Using micromanipulation technology, ICSI allows fertility specialists to fertilize an egg using just one sperm. While it is preferred to use sperm from a semen sample, specialists can retrieve sperm from the testicles if it is necessary. Once sperm has been collected, the specialist will draw a single sperm into a needle and inject it directly into an egg that has been collected from the female partner through the usual retrieval methods. This process bypasses the conventional IVF methods of fertilization, thereby ensuring that fertilization has taken place. The fertilized eggs are then left to culture for a few days before being transferred back to the woman’s uterus. ICSI is always used alongside IVF.
Who is Suited to ICSI?
Couples that are infertile due to any of the following reasons may want to consider using ISCI with their IVF treatment.
- Low sperm count
- Poor sperm motility
- Abnormally high amount of morphologically atypical sperm
- Experienced fertilization failure for unknown reasons in a previous IVF cycle
- Lack of any sperm in ejaculate due to CAVD, failed vasectomy reversal, failure to produce sperm, or an obstruction in the epididymus due to past inflammation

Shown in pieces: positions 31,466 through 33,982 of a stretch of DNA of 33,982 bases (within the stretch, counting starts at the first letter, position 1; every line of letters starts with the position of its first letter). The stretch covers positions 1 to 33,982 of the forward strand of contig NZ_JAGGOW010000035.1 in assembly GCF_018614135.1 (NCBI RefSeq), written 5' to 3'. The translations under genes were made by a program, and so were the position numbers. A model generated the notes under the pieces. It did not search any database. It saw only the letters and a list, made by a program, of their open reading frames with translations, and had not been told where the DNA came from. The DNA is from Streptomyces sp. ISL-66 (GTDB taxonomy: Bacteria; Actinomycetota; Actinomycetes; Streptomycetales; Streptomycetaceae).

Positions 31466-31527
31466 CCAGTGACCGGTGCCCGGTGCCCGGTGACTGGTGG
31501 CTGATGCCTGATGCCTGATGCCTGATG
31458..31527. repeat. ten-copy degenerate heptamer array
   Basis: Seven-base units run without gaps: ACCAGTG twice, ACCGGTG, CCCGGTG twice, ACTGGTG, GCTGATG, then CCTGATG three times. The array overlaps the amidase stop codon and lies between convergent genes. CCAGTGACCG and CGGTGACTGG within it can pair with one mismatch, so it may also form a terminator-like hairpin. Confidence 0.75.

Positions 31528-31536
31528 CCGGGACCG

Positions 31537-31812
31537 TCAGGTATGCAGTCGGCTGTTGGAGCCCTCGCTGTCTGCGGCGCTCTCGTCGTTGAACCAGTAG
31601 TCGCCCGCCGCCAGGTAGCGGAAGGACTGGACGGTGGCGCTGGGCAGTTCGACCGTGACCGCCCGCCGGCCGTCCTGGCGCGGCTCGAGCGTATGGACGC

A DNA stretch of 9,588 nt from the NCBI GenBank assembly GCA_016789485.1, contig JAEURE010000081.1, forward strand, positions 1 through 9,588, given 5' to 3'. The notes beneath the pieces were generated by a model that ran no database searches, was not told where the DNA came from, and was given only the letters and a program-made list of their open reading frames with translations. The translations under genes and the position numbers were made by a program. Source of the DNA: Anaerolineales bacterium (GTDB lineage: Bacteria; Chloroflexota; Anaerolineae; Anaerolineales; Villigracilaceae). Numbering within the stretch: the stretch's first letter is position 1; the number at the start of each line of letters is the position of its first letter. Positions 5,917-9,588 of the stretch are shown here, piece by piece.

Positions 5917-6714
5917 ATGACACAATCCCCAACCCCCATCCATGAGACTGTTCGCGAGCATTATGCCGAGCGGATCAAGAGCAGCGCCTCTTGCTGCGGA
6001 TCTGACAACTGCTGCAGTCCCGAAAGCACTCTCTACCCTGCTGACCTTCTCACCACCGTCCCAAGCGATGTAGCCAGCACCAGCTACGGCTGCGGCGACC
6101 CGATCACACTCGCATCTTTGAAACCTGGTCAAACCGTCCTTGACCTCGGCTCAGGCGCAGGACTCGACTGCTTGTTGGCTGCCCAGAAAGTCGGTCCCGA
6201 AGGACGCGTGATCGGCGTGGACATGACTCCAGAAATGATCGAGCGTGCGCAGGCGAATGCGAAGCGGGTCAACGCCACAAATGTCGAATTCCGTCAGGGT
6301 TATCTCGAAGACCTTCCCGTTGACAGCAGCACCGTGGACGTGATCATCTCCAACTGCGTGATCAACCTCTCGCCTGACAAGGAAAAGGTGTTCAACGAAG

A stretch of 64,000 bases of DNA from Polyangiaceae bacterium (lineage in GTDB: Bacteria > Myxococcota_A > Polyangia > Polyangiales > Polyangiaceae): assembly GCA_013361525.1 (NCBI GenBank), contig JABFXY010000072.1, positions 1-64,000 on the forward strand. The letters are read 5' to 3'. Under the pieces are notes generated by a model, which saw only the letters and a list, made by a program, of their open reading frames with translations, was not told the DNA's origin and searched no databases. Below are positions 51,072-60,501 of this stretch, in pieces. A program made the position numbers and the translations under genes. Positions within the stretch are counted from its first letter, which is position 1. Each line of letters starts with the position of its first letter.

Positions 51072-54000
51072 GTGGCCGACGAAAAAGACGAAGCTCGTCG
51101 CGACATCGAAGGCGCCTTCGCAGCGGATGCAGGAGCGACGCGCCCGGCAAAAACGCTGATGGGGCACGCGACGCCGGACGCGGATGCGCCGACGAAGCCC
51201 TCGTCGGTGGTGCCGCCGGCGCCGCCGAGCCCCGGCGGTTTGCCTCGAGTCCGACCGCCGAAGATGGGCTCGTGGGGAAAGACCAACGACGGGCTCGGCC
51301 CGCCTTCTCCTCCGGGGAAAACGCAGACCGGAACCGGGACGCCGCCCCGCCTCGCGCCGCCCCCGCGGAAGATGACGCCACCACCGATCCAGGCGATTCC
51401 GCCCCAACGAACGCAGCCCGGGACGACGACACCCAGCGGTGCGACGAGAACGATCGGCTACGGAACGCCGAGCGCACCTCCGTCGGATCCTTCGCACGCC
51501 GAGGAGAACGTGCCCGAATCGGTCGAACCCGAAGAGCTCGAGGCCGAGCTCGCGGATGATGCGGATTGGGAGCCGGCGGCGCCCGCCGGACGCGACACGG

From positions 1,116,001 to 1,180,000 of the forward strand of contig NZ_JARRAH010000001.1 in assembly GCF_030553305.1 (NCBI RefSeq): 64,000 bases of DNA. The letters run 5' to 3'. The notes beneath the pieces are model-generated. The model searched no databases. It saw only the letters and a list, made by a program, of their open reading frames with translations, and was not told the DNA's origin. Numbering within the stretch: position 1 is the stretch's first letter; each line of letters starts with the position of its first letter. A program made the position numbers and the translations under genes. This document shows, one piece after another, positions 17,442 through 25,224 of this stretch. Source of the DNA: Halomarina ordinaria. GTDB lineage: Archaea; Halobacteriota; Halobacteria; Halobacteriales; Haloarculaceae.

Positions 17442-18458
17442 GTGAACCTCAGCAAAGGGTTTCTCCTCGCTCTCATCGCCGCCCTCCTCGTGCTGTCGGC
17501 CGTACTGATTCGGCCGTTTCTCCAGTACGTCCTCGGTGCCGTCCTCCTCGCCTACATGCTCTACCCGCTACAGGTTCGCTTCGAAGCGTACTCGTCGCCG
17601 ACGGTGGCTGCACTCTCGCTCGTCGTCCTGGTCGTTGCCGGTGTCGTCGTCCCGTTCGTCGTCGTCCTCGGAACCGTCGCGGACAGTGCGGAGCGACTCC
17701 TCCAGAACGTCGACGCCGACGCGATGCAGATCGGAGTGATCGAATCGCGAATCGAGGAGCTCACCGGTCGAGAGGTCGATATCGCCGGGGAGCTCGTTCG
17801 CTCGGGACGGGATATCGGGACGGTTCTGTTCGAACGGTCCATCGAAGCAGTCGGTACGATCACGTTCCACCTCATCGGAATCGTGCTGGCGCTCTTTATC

- Retrograde ejaculation
- Immunological factors
Additionally, men who have been diagnosed with testicular cancer may choose to freeze a semen sample before undergoing treatment as this can later be used in ICSI.
Success with ICSI
While the fertilization rates with ICSI remains pretty high at between 60% and 70% depending on the quality of sperm used, pregnancy rates remain about the same as they do with IVF. Approximately 20% to 25% of couples undergoing ICSI and IVF will have a live birth. However, one concern among many experts is how healthy this procedure is for the resulting children.
Because ICSI is used mainly in men with extremely poor sperm quality, the fact that it allows an egg to be fertilized with any sperm, rather than the strongest, has caused concern that congenital defects may be passed on at a greater rate. Additionally, it is a relatively new procedure and the long term effects in children conceived through ICSI have yet to be properly analyzed. However, so far no studies have shown that children conceived with ICSI do have any increase in congenital defects. If there is a known risk of genetic diseases or disorders in your family, though, you may want to consider using PGD.
Moreover, because ICSI is used alongside IVF, couples undergoing this treatment do have an increased risk of ectopic pregnancy as well as multiple births.